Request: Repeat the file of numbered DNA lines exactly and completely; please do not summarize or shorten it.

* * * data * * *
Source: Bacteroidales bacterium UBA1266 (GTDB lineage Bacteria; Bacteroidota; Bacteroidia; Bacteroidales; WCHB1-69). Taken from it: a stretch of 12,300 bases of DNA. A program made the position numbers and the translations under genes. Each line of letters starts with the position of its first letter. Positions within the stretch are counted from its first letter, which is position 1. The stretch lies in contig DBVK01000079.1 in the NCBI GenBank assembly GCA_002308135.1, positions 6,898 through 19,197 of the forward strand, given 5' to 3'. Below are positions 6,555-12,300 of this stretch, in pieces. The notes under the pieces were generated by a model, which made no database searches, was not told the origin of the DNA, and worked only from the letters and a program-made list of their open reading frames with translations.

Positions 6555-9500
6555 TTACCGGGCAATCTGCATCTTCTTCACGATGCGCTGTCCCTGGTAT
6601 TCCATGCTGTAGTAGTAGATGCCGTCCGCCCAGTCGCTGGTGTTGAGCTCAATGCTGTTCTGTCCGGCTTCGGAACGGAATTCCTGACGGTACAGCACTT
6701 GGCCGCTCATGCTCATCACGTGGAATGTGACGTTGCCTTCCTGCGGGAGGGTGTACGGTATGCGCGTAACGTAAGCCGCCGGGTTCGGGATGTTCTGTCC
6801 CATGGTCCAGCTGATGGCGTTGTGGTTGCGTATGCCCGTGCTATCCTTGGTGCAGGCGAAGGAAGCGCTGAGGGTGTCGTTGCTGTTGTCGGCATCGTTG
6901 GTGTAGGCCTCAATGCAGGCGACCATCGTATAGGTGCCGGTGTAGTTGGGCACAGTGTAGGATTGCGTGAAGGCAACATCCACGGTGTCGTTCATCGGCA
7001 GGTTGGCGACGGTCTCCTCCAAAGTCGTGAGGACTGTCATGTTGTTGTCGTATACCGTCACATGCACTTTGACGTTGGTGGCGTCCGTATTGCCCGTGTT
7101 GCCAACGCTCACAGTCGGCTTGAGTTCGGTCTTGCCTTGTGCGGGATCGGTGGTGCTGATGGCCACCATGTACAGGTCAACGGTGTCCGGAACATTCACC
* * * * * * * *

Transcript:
Source: Bacteroidales bacterium UBA1266 (GTDB lineage Bacteria; Bacteroidota; Bacteroidia; Bacteroidales; WCHB1-69). Taken from it: a stretch of 12,300 bases of DNA. A program made the position numbers and the translations under genes. Each line of letters starts with the position of its first letter. Positions within the stretch are counted from its first letter, which is position 1. The stretch lies in contig DBVK01000079.1 in the NCBI GenBank assembly GCA_002308135.1, positions 6,898 through 19,197 of the forward strand, given 5' to 3'. Below are positions 6,555-12,300 of this stretch, in pieces. The notes under the pieces were generated by a model, which made no database searches, was not told the origin of the DNA, and worked only from the letters and a program-made list of their open reading frames with translations.

Positions 6555-9500
6555 TTACCGGGCAATCTGCATCTTCTTCACGATGCGCTGTCCCTGGTAT
6601 TCCATGCTGTAGTAGTAGATGCCGTCCGCCCAGTCGCTGGTGTTGAGCTCAATGCTGTTCTGTCCGGCTTCGGAACGGAATTCCTGACGGTACAGCACTT
6701 GGCCGCTCATGCTCATCACGTGGAATGTGACGTTGCCTTCCTGCGGGAGGGTGTACGGTATGCGCGTAACGTAAGCCGCCGGGTTCGGGATGTTCTGTCC
6801 CATGGTCCAGCTGATGGCGTTGTGGTTGCGTATGCCCGTGCTATCCTTGGTGCAGGCGAAGGAAGCGCTGAGGGTGTCGTTGCTGTTGTCGGCATCGTTG
6901 GTGTAGGCCTCAATGCAGGCGACCATCGTATAGGTGCCGGTGTAGTTGGGCACAGTGTAGGATTGCGTGAAGGCAACATCCACGGTGTCGTTCATCGGCA
7001 GGTTGGCGACGGTCTCCTCCAAAGTCGTGAGGACTGTCATGTTGTTGTCGTATACCGTCACATGCACTTTGACGTTGGTGGCGTCCGTATTGCCCGTGTT
7101 GCCAACGCTCACAGTCGGCTTGAGTTCGGTCTTGCCTTGTGCGGGATCGGTGGTGCTGATGGCCACCATGTACAGGTCAACGGTGTCCGGAACATTCACC